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Molecular Mesoscopics for Organic Nano-Optoelectronics

Final Report Summary - MOLMESON (Molecular Mesoscopics for Organic Nano-Optoelectronics)

This project explored the boundary between the individual molecule and the bulk solid in the context of polymeric organic semiconductors by constructing and studying molecular aggregates from the single-molecule level upwards. We coined the phrase “molecular mesoscopics” to describe this intermediate region of molecular aggregates. We developed a range of techniques to grow and manipulate well-defined molecular aggregates by combining solid-state and vapour-phase processing conditions under an optical microscope. Using time-resolved and steady-state spectroscopies, the interaction of individual molecular units could be revealed, both in van-der-Waals bound aggregates and in custom-designed synthetic structures with intramolecularized intermolecular interactions. The crucial observation made is that many coupled molecules, even when they are large molecules such as conjugated polymers, can behave as one single entity in terms of the statistics of fluorescence photons emitted. This deterministic photon emission arises from the strong coupling between molecular entities within the aggregate. However, while photon emission is deterministic, the excited state dynamics within the molecule are not. In many regards, the excited state dynamics of large molecules and molecular aggregates resemble the attempt of balancing a pencil on its tip. Every time the experiment is performed, a different result occurs. One way to visualize this effect is through the spontaneous fluctuations in single photon polarization from large molecular complexes. We demonstrated that such fluctuations also arise in commercial fluorophores employed in organic electronics, in particular in organic light-emitting diodes (OLEDs), and pointed out the potential impact of such spontaneous symmetry breaking in the excited state on overall device efficiency.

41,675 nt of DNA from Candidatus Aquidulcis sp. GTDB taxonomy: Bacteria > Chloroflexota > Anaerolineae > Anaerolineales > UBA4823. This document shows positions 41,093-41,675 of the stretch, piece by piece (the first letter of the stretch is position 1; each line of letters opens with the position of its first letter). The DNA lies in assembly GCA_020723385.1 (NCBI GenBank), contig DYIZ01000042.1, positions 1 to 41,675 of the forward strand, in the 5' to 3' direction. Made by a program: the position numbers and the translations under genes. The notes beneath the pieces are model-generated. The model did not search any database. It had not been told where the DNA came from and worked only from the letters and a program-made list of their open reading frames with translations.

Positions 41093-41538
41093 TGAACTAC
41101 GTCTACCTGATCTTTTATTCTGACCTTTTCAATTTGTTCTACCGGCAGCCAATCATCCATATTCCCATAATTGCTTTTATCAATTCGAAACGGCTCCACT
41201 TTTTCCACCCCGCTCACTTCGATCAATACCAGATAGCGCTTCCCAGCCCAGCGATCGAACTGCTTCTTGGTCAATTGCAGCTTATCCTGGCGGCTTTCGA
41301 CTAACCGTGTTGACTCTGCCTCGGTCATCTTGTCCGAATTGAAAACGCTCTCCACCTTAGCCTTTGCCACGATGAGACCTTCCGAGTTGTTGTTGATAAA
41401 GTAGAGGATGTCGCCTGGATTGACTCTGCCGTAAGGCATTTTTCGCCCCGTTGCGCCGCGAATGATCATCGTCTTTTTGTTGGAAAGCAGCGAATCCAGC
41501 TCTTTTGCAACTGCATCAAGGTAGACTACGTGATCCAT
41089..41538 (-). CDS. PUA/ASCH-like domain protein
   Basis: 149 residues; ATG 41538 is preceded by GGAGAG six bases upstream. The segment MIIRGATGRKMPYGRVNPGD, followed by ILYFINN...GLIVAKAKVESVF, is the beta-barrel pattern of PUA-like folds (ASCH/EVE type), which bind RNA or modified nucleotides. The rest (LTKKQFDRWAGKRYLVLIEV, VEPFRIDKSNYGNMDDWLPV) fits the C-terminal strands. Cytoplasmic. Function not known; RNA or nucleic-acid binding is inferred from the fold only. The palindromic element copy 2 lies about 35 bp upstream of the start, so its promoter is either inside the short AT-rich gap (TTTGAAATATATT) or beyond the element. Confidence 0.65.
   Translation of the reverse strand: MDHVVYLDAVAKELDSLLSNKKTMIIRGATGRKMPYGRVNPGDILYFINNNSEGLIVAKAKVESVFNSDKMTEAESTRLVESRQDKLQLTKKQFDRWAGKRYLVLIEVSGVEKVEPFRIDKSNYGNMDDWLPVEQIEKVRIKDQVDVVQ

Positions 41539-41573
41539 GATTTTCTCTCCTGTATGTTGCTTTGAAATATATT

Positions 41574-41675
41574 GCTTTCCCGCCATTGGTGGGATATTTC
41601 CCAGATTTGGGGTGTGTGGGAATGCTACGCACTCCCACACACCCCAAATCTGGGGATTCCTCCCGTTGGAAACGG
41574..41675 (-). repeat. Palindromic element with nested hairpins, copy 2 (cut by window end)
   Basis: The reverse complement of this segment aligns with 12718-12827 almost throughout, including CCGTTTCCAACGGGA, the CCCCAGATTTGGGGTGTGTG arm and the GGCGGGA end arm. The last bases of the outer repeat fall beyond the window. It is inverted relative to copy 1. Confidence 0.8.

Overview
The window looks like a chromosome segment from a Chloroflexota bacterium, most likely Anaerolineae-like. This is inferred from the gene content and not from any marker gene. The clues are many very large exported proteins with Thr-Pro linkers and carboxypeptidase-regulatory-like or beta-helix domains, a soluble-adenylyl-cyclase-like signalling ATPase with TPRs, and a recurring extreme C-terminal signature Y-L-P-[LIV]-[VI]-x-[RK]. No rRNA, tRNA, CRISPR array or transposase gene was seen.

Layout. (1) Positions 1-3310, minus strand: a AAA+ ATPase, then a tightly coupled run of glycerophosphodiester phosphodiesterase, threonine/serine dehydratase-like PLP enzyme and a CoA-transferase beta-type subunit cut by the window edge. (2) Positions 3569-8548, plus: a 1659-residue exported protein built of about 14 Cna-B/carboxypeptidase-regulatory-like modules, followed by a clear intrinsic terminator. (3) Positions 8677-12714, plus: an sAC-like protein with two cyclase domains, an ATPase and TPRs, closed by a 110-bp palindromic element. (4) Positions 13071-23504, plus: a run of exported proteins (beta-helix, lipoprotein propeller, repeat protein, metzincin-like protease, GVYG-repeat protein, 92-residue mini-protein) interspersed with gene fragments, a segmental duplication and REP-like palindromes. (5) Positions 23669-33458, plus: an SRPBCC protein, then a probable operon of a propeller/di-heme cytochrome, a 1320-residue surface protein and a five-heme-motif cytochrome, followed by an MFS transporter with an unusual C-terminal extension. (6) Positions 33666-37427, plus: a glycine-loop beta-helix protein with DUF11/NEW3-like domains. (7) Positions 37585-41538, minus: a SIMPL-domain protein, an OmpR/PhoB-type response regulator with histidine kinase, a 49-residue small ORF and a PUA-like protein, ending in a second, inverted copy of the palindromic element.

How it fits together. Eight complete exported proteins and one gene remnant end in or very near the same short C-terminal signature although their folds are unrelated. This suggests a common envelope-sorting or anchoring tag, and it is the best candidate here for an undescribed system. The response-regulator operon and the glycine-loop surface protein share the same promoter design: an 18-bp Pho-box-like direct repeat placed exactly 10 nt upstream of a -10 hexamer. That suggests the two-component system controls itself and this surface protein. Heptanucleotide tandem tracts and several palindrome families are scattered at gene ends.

The approach of the work programme was threefold. First, we developed a range of photon correlation techniques in the context of molecular complexes from organic electronics to study excited state dynamics. Second, we designed a range of new molecular model structures to mimic particular excited-state localization phenomena taking place in real materials. Third, we also opened the project to molecular materials in the broadest sense, probing new kinds of molecular structures. In particular, we investigated the origin of light generation in tiny metal nanoparticles and showed that, under certain conditions, light arises from the heating of the electrons within the solid. With a trick, we were able to demonstrate that this incoherent excitation energy of hot electrons can be harvested to a molecular-like structure, a two-dimensional semiconductor crystal. Such light harvesting originates from extremely efficient excited-state coupling between two very different materials and was shown to have application potential in nanoscale colour-tunable LED-like structures.